3.Companies will have to choose between a more collective, shared-cost approach to compliance, doing too little or paying too much.

Companies have, on the whole, not been able to overcome their queasiness about ill-defined anti-trust concerns or their natural instincts to avoiding sharing information with competitors. That needs to change for the business community to begin stemming the financial hemorrhage and increasing levels of risk.

Here are just three examples of how this could work. Spoiler alert: one is a TRACE project of which we’re very proud.

On-line training: Currently, companies choose either to create their online training in-house with some combination of video vignettes and PowerPoints or pay for generic or moderately tailorable off-the-shelf training that isn’t always relevant to their industry or the regions in which they operate. Instead, industry groups could get organized.  They could pool the resources of their members to create an on-line training module tailored to the specific needs of that industry, with carefully selected case studies relevant to their respective employees, pay a third party LMS to host the module and then share the product amongst the contributors. The benchmarking and exchange of expertise around the roll-out ensures a high-quality product. Everyone gets trained to the same high standard and the cost is shared.

Model policies: Most compliance experts agree that a purely off-the-shelf compliance program is inadequate and companies simply cut and paste their program at their peril. On the other hand, there are component parts of any compliance program that are largely duplicative and vary little. Companies can benefit from perusing the policies of other multinationals and highlighting the aspects relevant to their business. Once this benchmarking step is complete, in-house counsel or compliance experts are in an informed position and can speak to their outside counsel knowledgeably, making the process more meaningful and less expensive. Similarly, access to databases of policies can support on-going benchmarking efforts for companies keen to maintain their state-of-the-art policies. The United Nations Office on Drugs and Crime maintains such a database with the policies of the Global Fortune 500. Industry groups could also work to pool redacted policies for the benefit of all members.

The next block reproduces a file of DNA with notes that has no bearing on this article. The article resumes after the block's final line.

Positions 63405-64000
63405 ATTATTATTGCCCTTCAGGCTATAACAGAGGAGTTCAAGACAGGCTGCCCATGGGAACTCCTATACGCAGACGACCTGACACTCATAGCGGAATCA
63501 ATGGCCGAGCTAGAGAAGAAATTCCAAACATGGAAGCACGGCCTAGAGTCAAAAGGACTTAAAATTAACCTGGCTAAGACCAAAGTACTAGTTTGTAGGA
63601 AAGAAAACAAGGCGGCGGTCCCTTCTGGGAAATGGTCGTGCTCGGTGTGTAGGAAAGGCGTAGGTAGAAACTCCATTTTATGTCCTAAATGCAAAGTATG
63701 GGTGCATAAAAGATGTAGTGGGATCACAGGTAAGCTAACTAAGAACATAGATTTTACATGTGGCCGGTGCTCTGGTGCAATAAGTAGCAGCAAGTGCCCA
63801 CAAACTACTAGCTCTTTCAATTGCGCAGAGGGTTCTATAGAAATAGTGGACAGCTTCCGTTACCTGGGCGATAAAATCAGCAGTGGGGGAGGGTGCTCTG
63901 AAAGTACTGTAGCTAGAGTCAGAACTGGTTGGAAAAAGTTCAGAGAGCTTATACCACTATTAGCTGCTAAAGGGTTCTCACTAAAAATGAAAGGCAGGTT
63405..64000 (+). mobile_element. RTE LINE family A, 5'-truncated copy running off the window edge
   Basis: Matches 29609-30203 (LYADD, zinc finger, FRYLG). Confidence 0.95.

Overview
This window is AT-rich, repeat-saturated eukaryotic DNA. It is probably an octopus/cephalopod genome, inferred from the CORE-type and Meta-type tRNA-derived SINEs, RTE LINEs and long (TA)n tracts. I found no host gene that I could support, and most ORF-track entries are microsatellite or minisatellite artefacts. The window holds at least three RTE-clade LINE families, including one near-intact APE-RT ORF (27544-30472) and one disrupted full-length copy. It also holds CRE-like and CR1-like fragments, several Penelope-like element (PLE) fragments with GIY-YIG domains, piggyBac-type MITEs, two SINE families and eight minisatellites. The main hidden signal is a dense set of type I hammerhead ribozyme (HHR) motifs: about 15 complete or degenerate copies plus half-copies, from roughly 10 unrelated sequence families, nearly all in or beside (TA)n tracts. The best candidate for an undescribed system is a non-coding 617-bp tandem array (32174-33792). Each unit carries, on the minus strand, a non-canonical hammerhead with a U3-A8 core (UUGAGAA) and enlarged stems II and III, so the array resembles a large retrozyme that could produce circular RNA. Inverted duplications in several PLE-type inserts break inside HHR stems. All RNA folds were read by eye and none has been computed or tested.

Due diligence: Currently, companies – in-house or through vendors – collect baseline due diligence information about their third party representatives including ownership, ties to the government, past misconduct, denied party hits and compliance certifications. And then the next company does the same thing all over again. The collection of this first round of information is labor-intensive and requires attention to detail, but – apart from the fact of the relationships themselves – none of the information gives rise to either competitive or anti-trust concerns.  Intermediaries themselves will tell you that they are being bludgeoned with repetitive, near-identical requests for information from multiple companies. Instead, third parties could be invited to answer all questions and upload documentation once to a secure global platform, subject to rigorous verification and continuous watch list screening, and all companies could have access to this baseline due diligence with the third party’s approval. (As foreshadowed, TRACE has built this public tool – TRACnumber.com)  Companies pay nothing. Third party intermediaries pay a modest fee to fund the platform and the translation and verification process. The information is shared, saving both parties the cost and delay of duplicative efforts. (Click here to see a 90-second animated video on TRAC.

There are a lot of smart and creative people working in the field of compliance, including the intrepid but briefly incapacitated host of this blog. Accomplishing the more basic tasks through these and other collective approaches will free up time and budget, enabling companies to direct their more complex problems to these experts for carefully tailored solutions.

This publication contains general information only and is based on the experiences and research of the author. The author is not, by means of this publication, rendering business, legal advice, or other professional advice or services. This publication is not a substitute for such legal advice or services, nor should it be used as a basis for any decision or action that may affect your business. Before making any decision or taking any action that may affect your business, you should consult a qualified legal advisor. The author, his affiliates, and related entities shall not be responsible for any loss sustained by any person or entity that relies on this publication.